Is Torrey Smith really a 'one-trick pony'?

June, 16, 2014
Jun 16
8:30
AM ET
The Baltimore Ravens' Torrey Smith ranked No. 6 among wide receivers entering the final year of their contracts, according to the rankings by ESPN's Mike Sando.

One anonymous general manager told Sando that Smith doesn't rank higher because "he's a bit of a one-trick pony [as a downfield threat]."

Is it valid to put that label on Smith? The statistics say yes.

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Andrew Weber/USA TODAY SportsThe Ravens would like Torrey Smith to become a more versatile receiver.
Last season, Smith led all NFL players in the most targets and routes run on passes that travel over 20 yards in the air. He was targeted 34 times on such passes, two more than Miami Dolphins wide receiver Mike Wallace. It should be noted that Wallace was referred to as a one-trick pony by Steelers coach Mike Tomlin during his days in Pittsburgh, and Smith trumped him in running deep.

Of the 130 passes thrown Smith's way last year, 26 percent went over 20 yards in the air. Compare that rate to the receivers ranked ahead of him like Denver's Demaryius Thomas (18.5 percent), Dallas' Dez Bryant (15 percent) and Green Bay's Jordy Nelson (14 percent). It's not even close when you look at the number of times Joe Flacco flings the ball deep to Smith.

Where Smith has to become more of a complete receiver is on the shorter passes. Last season, he had 39 catches on throws that traveled 10 yards or less in the air, which ranked 71st among NFL players. Marlon Brown, an undrafted rookie, had one more reception on those shorter passes than Smith in 2013.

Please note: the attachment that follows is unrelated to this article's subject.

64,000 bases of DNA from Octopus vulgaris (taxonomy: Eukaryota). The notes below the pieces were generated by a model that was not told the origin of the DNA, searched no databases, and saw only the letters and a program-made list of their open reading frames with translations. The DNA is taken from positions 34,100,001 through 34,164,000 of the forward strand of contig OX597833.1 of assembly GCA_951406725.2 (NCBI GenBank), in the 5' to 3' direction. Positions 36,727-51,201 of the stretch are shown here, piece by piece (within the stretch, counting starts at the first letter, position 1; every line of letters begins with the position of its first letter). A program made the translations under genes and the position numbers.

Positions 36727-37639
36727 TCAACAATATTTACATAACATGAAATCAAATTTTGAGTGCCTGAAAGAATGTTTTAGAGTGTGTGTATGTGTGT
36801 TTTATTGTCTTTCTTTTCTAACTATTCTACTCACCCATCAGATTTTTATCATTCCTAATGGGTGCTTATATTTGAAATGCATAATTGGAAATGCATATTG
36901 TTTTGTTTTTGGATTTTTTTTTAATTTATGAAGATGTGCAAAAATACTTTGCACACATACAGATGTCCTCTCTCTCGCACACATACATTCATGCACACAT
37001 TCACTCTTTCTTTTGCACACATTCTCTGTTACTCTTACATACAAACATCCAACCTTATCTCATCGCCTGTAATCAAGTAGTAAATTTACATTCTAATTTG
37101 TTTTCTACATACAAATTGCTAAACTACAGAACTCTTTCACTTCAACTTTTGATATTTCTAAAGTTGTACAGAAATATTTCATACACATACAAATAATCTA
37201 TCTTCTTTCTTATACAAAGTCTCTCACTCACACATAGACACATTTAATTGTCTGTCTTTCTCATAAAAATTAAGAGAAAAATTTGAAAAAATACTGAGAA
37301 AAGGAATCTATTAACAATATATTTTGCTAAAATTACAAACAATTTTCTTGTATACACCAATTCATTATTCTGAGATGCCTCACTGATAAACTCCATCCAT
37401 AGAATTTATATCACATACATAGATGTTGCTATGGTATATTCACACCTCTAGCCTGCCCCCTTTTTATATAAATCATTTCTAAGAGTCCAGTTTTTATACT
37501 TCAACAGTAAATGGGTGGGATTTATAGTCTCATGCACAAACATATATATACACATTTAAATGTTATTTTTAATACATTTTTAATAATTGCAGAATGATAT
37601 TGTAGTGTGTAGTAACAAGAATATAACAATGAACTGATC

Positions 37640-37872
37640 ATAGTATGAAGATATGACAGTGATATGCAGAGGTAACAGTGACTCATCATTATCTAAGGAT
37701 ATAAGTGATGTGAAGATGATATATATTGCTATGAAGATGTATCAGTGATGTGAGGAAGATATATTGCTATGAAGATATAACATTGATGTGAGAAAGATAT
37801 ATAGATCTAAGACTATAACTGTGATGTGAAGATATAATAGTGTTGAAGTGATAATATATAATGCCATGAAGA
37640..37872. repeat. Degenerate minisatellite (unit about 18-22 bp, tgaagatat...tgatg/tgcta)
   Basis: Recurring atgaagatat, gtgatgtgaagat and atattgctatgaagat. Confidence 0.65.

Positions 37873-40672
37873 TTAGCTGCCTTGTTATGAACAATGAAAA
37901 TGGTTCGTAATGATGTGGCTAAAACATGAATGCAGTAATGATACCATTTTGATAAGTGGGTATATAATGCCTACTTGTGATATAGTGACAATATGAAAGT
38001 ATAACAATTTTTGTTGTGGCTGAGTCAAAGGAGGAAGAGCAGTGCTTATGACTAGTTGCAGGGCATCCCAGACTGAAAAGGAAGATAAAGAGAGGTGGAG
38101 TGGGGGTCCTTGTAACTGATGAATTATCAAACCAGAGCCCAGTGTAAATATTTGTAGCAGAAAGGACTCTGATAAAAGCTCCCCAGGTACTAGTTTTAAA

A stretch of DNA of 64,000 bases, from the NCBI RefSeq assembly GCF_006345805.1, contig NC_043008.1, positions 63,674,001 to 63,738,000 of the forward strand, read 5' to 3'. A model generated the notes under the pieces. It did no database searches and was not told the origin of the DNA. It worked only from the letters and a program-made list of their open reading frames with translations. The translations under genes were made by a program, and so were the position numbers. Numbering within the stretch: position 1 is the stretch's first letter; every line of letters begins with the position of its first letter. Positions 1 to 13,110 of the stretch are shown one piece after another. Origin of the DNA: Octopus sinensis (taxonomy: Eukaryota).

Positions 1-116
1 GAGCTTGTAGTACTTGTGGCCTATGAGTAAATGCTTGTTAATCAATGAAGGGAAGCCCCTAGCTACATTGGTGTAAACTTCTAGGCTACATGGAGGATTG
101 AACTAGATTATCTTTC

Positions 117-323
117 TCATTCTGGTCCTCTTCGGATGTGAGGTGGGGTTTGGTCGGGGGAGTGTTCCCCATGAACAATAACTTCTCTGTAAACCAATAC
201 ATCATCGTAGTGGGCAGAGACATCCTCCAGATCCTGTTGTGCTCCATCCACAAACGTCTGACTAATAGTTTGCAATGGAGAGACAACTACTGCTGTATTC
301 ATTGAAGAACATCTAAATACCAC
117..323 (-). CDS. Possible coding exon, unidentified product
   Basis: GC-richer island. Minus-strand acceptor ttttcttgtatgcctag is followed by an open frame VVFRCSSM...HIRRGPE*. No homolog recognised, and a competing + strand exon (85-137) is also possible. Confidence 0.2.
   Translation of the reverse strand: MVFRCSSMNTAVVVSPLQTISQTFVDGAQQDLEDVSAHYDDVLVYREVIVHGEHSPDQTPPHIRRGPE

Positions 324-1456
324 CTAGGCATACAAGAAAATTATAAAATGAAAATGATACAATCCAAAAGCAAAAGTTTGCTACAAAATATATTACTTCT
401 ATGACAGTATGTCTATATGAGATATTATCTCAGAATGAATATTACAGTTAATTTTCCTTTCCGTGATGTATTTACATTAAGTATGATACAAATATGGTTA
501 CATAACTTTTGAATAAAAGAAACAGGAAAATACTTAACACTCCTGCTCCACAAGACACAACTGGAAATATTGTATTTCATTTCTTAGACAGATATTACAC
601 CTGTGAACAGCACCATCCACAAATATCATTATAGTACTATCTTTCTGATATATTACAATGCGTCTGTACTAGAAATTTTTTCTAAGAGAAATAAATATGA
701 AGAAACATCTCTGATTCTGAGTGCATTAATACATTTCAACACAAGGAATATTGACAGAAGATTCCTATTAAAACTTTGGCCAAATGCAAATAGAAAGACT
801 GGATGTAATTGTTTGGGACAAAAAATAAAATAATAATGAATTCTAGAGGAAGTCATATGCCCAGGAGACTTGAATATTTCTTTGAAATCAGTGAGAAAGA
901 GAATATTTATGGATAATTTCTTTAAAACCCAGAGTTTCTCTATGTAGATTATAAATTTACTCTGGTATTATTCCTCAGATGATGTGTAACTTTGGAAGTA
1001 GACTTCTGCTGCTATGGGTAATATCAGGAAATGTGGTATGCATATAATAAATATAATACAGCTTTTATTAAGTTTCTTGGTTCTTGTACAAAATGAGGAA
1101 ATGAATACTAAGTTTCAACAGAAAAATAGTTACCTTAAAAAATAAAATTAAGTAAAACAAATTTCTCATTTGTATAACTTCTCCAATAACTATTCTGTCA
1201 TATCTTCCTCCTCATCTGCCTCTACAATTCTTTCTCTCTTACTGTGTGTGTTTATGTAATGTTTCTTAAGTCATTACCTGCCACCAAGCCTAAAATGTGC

No one is saying the Ravens should stop throwing deep to Smith. His speed is his biggest asset, and he has been one of the better downfield threats in the NFL over the past three seasons. But Smith has to become more of a target on slants, comeback routes and quick outs. Those types of routes increase the efficiency of an offense.

The numbers show that Smith has made strides in getting rid of that one-trick pony perception. In his first two seasons, 34 percent of the passes thrown to Smith went over 20 yards in the air. So that rate did drop significantly last season.

What should help Smith is the addition of Steve Smith and offensive coordinator Gary Kubiak. Steve Smith's presence should limit defenses from bracketing their coverages on Torrey Smith all game. Smith drew all the attention last season when the Ravens were without Anquan Boldin and Dennis Pitta.

Kubiak is also known for not taking as many deep shots. In the past four seasons, Baltimore ranked second in air yards per pass attempt, which reflects how far the ball travels past the line of scrimmage to its target on average. In Houston, Kubiak's offenses were 27th in that category during the same period. If this trend continues under Kubiak, the Ravens could look to get the ball quicker to Smith.

Asked about his learning curve with Kubiak's offense, Torrey Smith said, “I understand football, so it’s not really hard. The biggest thing is remembering the terminology. It’s a lot faster today than it was yesterday and, obviously, a few weeks ago. I think when it’s all said and done, I think we’ll be fine.”

Jamison Hensley

ESPN Ravens reporter

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